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Mr. RUBIO. Madam President, this amendment would amend the National Labor Relations Act to allow employers to give merit-based compensation increases to individual employees, even if those increases are not part of the collective bargaining agreement. Essentially, this will make the union contract wage a minimum, while giving employers the flexibility to reward diligent employees for their hard work. The bottom line is that today, if you work at one of these firms and the employer wants to give you a raise, they can't do it because it goes against the collective bargaining amount. So this amendment would allow them to do that.
That is a brief explanation of the amendment.
Mr. HARKIN. Madam President, this amendment is a solution in search of a problem. I don't know--have any of my colleagues here had unionized businesses come to them complaining that they can't give a raise? Have any of my colleagues ever heard of that--they have complained they can't give a raise?
The fact is collective bargaining agreements already provide--many of them--for merit-based performance increases. That is part and parcel of a lot of the agreements today. So what this amendment basically does is it undercuts the National Labor Relations Act. That is exactly what it does. If you think we should do away with the National Labor Relations Act and all the benefits and all the protections it has both for businesses and for workers, this is your amendment right here. Quite frankly, I can't think of anything that would be more disruptive of a workplace than this amendment. When a business and workers have agreed on a collective bargaining agreement, this would destroy that kind of comity in the workplace.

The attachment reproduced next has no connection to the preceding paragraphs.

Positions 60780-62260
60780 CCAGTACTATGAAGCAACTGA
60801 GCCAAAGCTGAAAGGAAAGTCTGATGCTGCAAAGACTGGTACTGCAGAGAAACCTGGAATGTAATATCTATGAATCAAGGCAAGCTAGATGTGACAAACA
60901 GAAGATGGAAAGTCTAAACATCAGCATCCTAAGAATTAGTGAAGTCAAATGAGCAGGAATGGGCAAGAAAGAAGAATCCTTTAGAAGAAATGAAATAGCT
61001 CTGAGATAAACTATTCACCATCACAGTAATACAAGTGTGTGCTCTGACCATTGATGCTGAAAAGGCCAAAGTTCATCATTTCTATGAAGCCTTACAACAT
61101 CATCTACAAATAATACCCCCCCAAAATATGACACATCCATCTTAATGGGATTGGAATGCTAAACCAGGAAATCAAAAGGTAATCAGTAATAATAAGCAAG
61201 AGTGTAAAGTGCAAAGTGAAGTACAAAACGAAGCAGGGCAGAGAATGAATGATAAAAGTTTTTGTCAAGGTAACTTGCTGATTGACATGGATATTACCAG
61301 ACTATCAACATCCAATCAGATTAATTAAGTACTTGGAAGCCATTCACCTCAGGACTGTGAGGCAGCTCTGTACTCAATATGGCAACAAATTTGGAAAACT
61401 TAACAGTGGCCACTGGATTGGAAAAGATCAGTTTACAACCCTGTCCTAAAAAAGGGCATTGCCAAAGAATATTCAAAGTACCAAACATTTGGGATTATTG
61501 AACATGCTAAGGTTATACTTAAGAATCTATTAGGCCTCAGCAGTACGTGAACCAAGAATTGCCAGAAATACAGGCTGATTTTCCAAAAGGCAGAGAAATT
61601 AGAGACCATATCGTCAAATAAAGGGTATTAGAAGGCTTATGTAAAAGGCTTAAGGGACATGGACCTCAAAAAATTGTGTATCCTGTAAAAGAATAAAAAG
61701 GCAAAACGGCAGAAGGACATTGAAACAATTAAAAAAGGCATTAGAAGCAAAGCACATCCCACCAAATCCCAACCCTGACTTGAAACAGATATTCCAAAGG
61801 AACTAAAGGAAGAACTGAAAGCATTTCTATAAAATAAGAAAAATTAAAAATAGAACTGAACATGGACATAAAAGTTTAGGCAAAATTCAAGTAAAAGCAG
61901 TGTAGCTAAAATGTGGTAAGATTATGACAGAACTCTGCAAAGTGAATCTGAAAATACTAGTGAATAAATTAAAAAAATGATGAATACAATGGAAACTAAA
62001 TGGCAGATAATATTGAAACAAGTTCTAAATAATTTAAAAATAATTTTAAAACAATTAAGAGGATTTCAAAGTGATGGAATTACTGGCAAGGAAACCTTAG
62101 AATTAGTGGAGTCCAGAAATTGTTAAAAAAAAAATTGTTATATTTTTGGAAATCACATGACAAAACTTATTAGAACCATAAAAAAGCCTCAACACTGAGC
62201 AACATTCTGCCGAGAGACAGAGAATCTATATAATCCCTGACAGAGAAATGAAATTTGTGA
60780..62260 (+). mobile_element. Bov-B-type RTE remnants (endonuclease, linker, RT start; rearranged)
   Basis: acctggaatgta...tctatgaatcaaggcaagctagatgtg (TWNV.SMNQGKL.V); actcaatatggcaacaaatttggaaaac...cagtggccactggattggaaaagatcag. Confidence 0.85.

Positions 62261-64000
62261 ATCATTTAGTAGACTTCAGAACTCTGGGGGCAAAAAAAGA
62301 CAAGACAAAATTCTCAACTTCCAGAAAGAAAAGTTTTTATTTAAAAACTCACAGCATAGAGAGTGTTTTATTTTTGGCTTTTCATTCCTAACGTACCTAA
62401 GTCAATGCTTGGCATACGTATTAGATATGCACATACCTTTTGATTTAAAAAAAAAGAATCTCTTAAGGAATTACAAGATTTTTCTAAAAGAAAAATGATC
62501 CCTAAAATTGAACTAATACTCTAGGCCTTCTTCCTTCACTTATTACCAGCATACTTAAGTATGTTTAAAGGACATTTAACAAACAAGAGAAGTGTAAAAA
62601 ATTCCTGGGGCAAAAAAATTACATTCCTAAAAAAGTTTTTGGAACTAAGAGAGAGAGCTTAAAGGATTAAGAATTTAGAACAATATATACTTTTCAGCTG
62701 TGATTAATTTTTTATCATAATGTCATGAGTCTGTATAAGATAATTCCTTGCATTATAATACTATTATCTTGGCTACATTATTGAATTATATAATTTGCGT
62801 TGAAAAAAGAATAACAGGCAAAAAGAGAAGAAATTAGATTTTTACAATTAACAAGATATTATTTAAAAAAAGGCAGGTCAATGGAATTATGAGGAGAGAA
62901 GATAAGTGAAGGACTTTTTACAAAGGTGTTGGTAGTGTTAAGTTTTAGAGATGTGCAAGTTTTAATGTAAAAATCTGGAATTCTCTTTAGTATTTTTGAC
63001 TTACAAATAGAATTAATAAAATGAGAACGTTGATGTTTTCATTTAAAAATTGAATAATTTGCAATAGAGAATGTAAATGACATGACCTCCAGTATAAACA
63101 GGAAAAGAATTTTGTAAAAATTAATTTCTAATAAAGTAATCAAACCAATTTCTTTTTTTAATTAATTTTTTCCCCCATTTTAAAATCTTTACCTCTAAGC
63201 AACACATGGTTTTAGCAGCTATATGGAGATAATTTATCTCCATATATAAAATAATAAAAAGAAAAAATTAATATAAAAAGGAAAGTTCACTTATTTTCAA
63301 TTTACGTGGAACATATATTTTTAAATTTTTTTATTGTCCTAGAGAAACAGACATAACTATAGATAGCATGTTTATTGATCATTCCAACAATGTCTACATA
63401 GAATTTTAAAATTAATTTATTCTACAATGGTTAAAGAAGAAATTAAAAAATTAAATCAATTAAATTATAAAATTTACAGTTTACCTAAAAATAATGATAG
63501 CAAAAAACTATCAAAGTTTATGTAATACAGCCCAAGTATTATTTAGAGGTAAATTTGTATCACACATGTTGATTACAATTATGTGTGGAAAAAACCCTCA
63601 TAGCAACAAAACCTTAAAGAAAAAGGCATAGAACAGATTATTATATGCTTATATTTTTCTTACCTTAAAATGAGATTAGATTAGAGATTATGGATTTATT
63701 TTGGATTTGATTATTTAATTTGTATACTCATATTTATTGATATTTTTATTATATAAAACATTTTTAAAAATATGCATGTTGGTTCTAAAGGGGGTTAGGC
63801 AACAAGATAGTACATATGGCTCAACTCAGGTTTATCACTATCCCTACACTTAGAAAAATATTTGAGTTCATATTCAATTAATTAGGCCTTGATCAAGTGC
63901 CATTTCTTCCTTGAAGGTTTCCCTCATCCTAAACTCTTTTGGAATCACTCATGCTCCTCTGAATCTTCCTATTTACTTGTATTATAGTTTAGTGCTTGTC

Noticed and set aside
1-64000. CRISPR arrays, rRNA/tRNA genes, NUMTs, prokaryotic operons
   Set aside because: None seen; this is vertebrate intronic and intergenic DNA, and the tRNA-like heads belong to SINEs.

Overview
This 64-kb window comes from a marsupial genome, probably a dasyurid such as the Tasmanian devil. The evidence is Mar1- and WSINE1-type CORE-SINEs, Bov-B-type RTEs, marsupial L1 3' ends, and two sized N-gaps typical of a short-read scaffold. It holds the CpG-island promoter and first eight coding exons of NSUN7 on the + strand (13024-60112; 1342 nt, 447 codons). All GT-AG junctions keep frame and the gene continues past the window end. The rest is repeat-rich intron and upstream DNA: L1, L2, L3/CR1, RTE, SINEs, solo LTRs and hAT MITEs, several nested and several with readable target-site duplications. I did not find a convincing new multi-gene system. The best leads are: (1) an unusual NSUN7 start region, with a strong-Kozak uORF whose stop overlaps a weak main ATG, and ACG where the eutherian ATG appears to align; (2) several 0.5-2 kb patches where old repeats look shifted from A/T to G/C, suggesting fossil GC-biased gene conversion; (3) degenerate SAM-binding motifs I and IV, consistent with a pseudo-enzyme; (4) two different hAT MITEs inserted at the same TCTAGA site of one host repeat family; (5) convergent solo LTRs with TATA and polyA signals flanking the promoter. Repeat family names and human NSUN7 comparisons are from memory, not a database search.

The PRESIDING OFFICER. The Senator's time has expired.
The Senator from Florida.
Mr. RUBIO. Madam President, I disagree. And I know we are now going to vote on this matter, so I ask for the yeas and nays.
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